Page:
To mark 50 years of the Geneva Association, a keynote address from Mapfre’s CEO touched on themes of technology, cyber, climate, and closing the protection gap.

Mapfre’s CEO Antonio Huertas has addressed the “Summit 50” gathering of 50 insurance industry CEOs to mark 50 years of the Geneva Association.

Antonio Huertas

Antonio Huertas

Huertas opened his speech by emphasising that despite turbulent times, the insurance sector is “steadfast in supporting economic resilience” through its risk expertise.

His keynote focused on the role of insurance and emerging technology, including artificial intelligence (AI) and cyber risks, as well as related challenges of climate change and energy transition.

Insurtech competition

Huertas noted the new sources of competition insurers face in their digital transformation efforts.

“During this time, new players have also emerged, both large companies that have considered entering insurance and competing with us and digital neo-insurers, who brought apparently a more agile model, without structures inherited from the past, and therefore capable of generating disruption,” he said.

“And I say only ‘apparently’ because there is no doubt that insurance has to innovate as much as possible, but it cannot lose sight of the fact that in the end, it is also a financial business that must meet demanding requirements of solvency, capital, and financial return,” Huertas continued.

“We have seen how in recent months the tightening of financial conditions has called into question some of these models,” he added.

Cyber risks (and opportunities)

Huertas addressed resurgent geopolitical risk around the globe, and related threats, including cyber risks.

“The threat of cyberattacks, data breaches, and digital disruption looms large, capable of toppling industries and economies with a few keystrokes. As insurers, we stand at the crossroads of both challenges and opportunities in this digital frontier,” Huertas said.

Insurers’ expanded role for cyber risks – providing risk advice and resilience rather than the traditional focus on indemnity alone – favours more work towards industry collaboration and public-private partnerships with governments, he suggested.

Cyber represents opportunity as well as risk, he stressed.

“It allows us to re-imagine our role as partners in risk mitigation, empowering organizations to embrace digital transformation with confidence. By crafting innovative policies that encompass not only financial protection but proactive risk assessment, incident response, and cyber hygiene education, we enable our clients to navigate the digital age with resilience,” he said.

“Furthermore, the growth of the cyber insurance market is a testament to the innovative potential of our industry. It is an arena where data analytics, AI and risk modelling converge to create products that safeguard our clients’ digital assets,” he continued.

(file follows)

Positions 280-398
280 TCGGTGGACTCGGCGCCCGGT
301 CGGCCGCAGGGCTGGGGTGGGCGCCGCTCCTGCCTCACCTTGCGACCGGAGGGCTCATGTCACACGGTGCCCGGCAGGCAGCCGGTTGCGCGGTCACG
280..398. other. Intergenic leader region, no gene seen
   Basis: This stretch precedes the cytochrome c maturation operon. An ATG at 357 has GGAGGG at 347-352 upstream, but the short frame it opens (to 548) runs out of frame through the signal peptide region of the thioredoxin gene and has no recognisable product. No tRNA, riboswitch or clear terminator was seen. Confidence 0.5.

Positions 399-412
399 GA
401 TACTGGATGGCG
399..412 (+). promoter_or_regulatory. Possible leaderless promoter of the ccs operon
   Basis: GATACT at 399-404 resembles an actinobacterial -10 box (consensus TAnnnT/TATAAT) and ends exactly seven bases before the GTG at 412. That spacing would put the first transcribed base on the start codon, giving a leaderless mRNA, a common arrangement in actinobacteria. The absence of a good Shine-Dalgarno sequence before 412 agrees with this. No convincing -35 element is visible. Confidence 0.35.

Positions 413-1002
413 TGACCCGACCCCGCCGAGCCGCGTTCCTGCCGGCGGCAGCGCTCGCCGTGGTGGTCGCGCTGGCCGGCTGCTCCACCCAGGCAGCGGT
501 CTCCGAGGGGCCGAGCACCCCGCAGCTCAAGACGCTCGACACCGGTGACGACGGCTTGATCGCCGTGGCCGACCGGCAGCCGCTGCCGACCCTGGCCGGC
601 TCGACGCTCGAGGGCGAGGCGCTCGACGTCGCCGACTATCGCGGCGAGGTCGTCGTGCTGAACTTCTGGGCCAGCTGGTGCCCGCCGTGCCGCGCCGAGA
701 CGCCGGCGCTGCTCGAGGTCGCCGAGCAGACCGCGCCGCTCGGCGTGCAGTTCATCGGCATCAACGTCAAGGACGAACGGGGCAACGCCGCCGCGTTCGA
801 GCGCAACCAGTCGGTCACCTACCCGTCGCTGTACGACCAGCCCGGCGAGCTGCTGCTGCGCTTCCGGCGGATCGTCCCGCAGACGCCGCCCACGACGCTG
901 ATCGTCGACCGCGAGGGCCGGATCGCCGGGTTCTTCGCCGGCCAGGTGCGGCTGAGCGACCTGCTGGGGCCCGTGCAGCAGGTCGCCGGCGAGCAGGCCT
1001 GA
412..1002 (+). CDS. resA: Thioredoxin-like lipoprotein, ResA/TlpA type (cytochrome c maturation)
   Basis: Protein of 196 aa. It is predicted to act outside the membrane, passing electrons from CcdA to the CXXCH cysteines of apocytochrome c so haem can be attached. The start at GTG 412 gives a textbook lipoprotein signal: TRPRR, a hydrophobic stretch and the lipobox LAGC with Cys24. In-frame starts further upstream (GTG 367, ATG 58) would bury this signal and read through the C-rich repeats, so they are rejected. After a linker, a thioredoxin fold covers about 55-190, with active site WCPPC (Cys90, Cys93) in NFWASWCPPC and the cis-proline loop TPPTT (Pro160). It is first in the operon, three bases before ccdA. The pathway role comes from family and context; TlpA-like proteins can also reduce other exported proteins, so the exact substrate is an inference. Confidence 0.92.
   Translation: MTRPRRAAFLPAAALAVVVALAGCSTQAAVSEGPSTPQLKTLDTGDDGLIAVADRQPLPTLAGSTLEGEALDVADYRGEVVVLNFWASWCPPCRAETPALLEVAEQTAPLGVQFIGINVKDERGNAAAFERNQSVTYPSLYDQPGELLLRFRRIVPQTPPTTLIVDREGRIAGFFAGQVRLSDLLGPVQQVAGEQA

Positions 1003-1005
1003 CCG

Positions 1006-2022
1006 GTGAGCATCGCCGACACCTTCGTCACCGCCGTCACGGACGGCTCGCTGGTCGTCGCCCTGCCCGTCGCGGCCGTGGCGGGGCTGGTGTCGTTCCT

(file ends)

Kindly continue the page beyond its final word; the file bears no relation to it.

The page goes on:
“As pioneers in this space, we have the chance to lead by example, influencing global standards for cyber resilience and catalysing the adoption of best practices across industries,” Huertas added.

AI leap

Innovation is not a “nice to have”, he noted, but rather reflects societal transformation, otherwise the industry risks sliding into irrelevance, with AI at the fore of humankind’s disruptive technologies.

“It is not a passing fad; it is a tool that will most likely mean an absolute transformation of many aspects of our lives, not only on the economic level,” he said.

“It is still early to predict how it will develop, but what is incontestable is that all the boards of directors and management committees of all our companies are already analysing and internalizing it, and those who do not do so run the risk of being left out of the game,” Huertas said.

An “exponential” leap in generative AI will benefit the industry and its customers, he emphasised.

“There are also open questions about the impact that tools like ChatGPT can have not only on economic activity, but on other variables such as productivity or workers’ jobs.

There is a question that those of us who are already working with AI ask ourselves: how can it affect people?” he asked.

“My vision is quite optimistic, I believe that if we do it right, we can turn these technologies into powerful tools at the service of workers, improving their skills and experience, while boosting the economy in general.”

Governance and regulatory questions will need to be resolved for AI’s “ethical and responsible development”, he noted, but not at the cost of competitiveness.

“In a global market, Europe has to find the balance between regulation, which is undoubtedly necessary, and the development framework for these technologies. It is necessary to experiment with this technology precisely to know its limits and verify ethical operation free of bias towards people and their circumstances,” Huertas said.

Regulatory warning

The world is changing, regulation is evolving, and insurance business is getting more complex, the Spanish insurance CEO warned, providing a European standpoint.

He noted that in 2007, European insurers needed to comply with about 12 directives.

“Fifteen years later, these 12 directives have turned into more than 30. And if we have a look at what is to come in the immediate near future, we could be talking about more than 60 EU Directives for operating just at EU level,” Huertas said.

“Consequently, policymakers should be careful and cautious when promoting regulation with effects on the insurance industry’s role,” he continued.

“In this context, organisations, forums, and think tanks such as the GA acquire more importance than ever since they allow insurers’ voices to be present in the debate, addressing important issues like protection gaps, resilience or social and financial inclusion,” he added.